Indefeasibility of title? Not that indefeasible in Kenya?
First posted on Commercial Law International on Oct 15, 2009.
By Charles Wanguhu
The caveat emptor rule dictates that an individual seeking to purchase land should ensure that he is dealing with the rightful owner. Therefore upon inspection of the register kept at the ministry of lands, an individual seeking to ensure the ownership of land would request the registrar for an official confirmation of search, the advantage of the official search is that it is given priority registration over all other transactions for a period of 14 days from the issue of the search.
However in the Mau forest in Kenya the government aims to evict thousands of families who are said to be on forest land. This is despite the fact that some of the settlers have valid title for the property which was a result of excision of forest land by the previous administration. A similar operation in 2005 resulted in thousands of people being displaced and claims of human rights violations by the evicting forces.
The new administration however views the issuance of the titles as void as in their view they were illegally obtained from the former administration. However, under the Principle of Indefeasibility the title of an innocent Purchaser cannot be set aside, even by the claims of a previous rightful owner. This is so, because the Register of Titles is conclusive evidence of the Purchaser’s rightful ownership of the land.
In the case of Maathai & 2 others v City Council of Nairobi & 2 other 1994 a case in which the Nobela laureate Waangari Maathai sought to stop the sale of a piece of land by the city council the court in its deliberations held that:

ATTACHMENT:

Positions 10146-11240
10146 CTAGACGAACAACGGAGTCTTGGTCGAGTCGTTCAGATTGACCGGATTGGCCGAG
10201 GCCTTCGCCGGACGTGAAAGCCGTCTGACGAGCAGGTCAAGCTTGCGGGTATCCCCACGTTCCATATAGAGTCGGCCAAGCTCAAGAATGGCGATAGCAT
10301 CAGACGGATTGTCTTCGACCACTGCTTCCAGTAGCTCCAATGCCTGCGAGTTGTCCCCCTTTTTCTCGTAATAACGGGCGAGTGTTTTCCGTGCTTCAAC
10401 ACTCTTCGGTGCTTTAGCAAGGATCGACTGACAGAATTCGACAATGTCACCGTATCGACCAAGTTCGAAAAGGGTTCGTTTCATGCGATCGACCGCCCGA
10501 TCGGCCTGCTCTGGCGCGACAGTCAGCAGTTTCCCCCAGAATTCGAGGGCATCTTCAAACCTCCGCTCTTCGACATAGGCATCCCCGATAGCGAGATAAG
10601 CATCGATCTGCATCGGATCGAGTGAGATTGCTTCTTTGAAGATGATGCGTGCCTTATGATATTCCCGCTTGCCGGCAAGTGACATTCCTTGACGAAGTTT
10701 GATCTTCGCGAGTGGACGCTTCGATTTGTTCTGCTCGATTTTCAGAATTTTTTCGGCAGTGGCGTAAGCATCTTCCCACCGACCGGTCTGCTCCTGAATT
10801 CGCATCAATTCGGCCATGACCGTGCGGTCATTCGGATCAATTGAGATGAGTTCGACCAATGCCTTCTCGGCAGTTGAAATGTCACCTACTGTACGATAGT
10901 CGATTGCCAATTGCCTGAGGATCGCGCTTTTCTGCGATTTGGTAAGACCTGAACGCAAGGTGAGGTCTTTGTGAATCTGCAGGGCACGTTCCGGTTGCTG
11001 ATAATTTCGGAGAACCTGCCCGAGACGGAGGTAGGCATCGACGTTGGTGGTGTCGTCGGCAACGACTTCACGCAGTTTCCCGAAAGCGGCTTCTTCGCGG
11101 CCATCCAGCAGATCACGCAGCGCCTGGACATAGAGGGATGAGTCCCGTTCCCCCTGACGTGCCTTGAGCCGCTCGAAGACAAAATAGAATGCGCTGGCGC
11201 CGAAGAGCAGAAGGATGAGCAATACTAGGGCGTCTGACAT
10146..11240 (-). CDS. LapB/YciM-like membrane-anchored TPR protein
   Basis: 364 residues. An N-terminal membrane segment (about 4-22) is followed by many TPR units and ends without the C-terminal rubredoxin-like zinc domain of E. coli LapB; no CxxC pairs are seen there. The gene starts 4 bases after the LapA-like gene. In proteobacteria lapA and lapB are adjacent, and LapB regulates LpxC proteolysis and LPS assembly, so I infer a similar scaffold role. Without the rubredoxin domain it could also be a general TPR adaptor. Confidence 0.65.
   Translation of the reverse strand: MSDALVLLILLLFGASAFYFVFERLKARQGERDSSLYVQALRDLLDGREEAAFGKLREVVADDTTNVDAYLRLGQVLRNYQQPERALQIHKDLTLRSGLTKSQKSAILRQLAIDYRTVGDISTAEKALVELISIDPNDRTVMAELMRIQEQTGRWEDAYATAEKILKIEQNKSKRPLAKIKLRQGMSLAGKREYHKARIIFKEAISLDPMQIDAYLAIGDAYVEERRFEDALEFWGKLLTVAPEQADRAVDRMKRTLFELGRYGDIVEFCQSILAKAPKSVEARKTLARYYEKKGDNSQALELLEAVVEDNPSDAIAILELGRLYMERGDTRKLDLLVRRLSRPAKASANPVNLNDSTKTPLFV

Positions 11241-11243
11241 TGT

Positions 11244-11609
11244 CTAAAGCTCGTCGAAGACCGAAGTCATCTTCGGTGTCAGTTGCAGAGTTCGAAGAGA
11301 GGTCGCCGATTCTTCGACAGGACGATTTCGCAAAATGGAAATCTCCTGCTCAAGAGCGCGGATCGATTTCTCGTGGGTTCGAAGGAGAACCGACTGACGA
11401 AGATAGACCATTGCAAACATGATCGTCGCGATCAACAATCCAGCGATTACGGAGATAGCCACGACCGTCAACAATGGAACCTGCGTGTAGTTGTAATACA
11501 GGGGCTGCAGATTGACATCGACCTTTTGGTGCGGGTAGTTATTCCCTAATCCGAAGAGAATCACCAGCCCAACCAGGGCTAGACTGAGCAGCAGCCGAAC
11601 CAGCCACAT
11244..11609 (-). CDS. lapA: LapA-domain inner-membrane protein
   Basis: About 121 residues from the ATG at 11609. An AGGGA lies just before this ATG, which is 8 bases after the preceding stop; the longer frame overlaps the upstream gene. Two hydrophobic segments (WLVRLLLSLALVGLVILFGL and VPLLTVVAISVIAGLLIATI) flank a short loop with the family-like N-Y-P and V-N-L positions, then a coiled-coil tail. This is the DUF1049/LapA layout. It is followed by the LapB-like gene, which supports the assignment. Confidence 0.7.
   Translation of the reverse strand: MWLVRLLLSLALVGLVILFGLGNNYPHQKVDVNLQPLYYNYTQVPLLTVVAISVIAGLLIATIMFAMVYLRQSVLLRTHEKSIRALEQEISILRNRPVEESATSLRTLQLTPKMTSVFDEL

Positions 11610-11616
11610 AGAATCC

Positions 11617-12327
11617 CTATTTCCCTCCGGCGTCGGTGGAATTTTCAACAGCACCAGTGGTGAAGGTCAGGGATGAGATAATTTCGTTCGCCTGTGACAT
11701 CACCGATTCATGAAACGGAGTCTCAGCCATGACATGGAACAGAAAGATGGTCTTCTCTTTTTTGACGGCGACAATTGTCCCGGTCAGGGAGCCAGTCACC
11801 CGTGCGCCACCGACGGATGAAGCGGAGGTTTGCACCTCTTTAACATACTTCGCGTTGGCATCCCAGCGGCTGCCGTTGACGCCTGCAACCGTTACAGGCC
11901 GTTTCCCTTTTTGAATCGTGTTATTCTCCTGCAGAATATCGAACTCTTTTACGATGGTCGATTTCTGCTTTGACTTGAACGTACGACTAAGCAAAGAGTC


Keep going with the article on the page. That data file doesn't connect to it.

Registration of Titles Act Cap 201 of the laws of Kenya which provides inter alia, that the certificate of Title issued by the Registrar to a purchaser of land upon a transfer shall be taken by all courts as conclusive evidence that the person named therein as proprietor of the land is the indefeasible owner thereof …. and the title to that proprietor shall not be subject to challenge.”
The Kenyan government while well intentioned in conservation of forests has opened a pandoras box and thereby creating uncertainty in dealings in land. By ignoring the indefeasibility of first registration land transactions have become a gamble. A commission of inquiry into illegal/irregular allocation of public land revealed that a number of foreign embassy and consulates are actually built on former public land. It would be interesting to see whether the government would take similar measures against these missions as they are attempting to do with the families in the Mau forest.
An AFRICOG report available here looks at some of the recommendations of the Commission of inquiry and looks at the possibility or impossibility in implementing the recommendations.